I haven’t met Peter Kostos face-to-face yet – and it may be a while before I do. But I do appreciate that he took the time to reach out to talk about what it’s like to be a teacher during this time of distance learning – after all, I haven’t talked with a teacher yet who went to school to teach over Zoom.
And yet, here we are.
Peter is an eighth-grade English teacher at St. Rita Catholic School, and I appreciate that he not only reached out, but wrote me such a great letter describing what his school is like, and what this school year has been like. He sent the following letter right after I wrote this piece about appreciating teachers, and gave me permission to share it in honor of Teacher Appreciation Week.
Just read your post about teacher appreciation week and everything that’s been flipped on its ear this Spring! It’s true and it hit home! I’m finishing my first year at St. Rita – I teach eighth-grade ELAR – and this has been a remarkable year. I sent a note to all my parents last week, looking back at the year and thanking them for entrusting me to teach their children. It was a great reflective exercise and chance to appreciate everything we’ve overcome.
The tornado affected many, high school applications, ISEE test prep, writing 70+ letters of recommendation for my eighth-graders’ high school applications, and finishing the year with eLearning, and at least one classmate and their family all coming down with Coronavirus.
The St. Rita community, like most school communities, has rallied in a way that has been remarkable and, honestly, we teachers and administrators are working harder than we ever have to ensure that our kids, both at school and in our homes (I have an eighth-grader at SRS and 10th-grader at Jesuit) continue to learn and grow.
Yesterday, my wife walked in on one of my Google Meet classes, and she asked last night as we had our nightly family dinner (a nice bonus of this time) if we do real work, as what she saw was a giggle fest and goofiness. I said yes, that’s normal, I’m checking on them, how they are mentally. Yes, we discuss work and getting together for extra help and if they have specific questions about the Shakespeare we’re reading, but this is our time to see each other, our bed head and crazy non-cut hair, and have a chance to laugh together, it’s not always about class learning!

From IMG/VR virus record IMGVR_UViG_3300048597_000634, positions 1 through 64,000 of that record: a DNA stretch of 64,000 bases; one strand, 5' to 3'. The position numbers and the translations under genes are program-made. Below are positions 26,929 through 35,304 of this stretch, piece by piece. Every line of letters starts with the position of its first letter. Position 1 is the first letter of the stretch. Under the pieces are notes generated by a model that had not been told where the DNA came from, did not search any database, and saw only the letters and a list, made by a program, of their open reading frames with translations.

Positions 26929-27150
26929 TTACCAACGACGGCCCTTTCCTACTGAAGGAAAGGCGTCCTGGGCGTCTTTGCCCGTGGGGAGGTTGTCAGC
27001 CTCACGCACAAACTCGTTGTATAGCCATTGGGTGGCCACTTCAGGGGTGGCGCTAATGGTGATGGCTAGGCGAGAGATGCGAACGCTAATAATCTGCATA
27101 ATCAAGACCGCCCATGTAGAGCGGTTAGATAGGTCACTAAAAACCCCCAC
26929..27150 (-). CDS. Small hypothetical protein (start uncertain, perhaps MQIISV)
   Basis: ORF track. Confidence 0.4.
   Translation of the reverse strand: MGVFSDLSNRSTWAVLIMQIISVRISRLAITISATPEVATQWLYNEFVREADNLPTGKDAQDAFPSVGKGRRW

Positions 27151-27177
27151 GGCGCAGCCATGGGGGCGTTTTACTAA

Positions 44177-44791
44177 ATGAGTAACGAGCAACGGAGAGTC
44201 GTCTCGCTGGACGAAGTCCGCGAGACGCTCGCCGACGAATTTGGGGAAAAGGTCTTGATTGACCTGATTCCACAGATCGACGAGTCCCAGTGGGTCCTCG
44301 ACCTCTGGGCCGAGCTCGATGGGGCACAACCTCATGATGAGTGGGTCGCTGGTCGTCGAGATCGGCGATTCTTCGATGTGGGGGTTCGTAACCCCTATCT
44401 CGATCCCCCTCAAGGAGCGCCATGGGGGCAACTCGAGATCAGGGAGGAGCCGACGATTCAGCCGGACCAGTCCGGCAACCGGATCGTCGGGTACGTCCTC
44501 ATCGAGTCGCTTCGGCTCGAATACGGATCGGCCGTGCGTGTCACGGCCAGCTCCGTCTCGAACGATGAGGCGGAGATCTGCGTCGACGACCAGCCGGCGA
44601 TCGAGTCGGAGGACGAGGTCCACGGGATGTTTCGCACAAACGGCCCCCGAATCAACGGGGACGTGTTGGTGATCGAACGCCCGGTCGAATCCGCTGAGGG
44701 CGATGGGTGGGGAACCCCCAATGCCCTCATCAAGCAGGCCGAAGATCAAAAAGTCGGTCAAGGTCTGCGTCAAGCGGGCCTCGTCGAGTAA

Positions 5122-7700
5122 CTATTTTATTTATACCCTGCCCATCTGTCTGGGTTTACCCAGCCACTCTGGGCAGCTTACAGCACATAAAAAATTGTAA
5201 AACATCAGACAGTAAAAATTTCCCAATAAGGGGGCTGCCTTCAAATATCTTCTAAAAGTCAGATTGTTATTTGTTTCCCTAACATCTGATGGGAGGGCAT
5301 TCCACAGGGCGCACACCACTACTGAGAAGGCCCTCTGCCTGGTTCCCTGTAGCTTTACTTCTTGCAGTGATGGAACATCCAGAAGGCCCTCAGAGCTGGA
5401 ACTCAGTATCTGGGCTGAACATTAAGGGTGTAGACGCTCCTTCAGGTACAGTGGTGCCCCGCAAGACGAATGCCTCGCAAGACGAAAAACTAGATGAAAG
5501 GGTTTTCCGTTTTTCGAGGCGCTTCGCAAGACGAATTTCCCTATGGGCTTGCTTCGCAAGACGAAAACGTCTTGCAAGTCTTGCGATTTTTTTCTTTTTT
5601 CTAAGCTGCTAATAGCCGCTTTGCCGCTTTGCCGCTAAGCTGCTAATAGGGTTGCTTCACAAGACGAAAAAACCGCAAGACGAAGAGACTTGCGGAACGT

In her business world, it’s always business and conference calls and focusing on how she keeps her business moving forward. I explained it’s the same thing for us teachers – we focus on moving our kids forward, making sure that they feel our love for them, and that sometimes asking how they are, how their mom and dad and siblings are, or to see their new puppy is way more important than solving quadratic equations at that moment. Kids feed off the connections they make with each other and with their teachers.
That is especially true at the end of the year, as our eighth-graders contemplate their next steps in education, many knowing that these days mark the end of, for some, an eight, nine or 10-year journey through the hallways of St. Rita. And that the parents are just as emotional, that the bond runs deep within households. The student may be excited and a bit sad, but mom will be in tears because she’s seen multiple children come through the school and this is their last to leave, that next year is high school and in four years they’ll drop them off at college and life will change forever.
Yes, we teachers love the appreciation and an extended line of credit at Starbucks would be most graciously accepted. But, I didn’t leave the corporate world and start teaching with the goal of accumulating gift cards for Target and silly coffee mugs, neither did my mother, my mother-in-law, or my grandfather or any other teacher. We did it because we loved working with the kids, we swelled with pride when that light bulb of recognition went off over their head, and we reveled in their achievements.
I’m in the process of hand-writing nearly 60 notes for each of my students that I’ll mail out in the next two weeks, it’ll give me a chance to thank them for what they’ve done for me, and how I know they will be successful in whatever they choose to do in life, and that I appreciate them all.
Sharing my love with and for them is worth the hours, the lower salary, and the occasional bout of frustration because in a year, five, 10, 20 years from now I’ll have exhausted that Starbucks credit, but they’ll always remember that eighth-grade ELAR teacher who believed in them, taught them how to believe in themselves and changed their life. Will all of them? No, and that’s OK, because if just one does then I’ve done my job!
Thanks for your posts during this time of weirdness; they’ve been fun to read!
p.s. – I don’t like Lima Beans, black licorice, or synergy either; teachers like differentiation!
I hope to hear from even more of our readers as we all navigate this together. Feel free to reach out to email@example.com.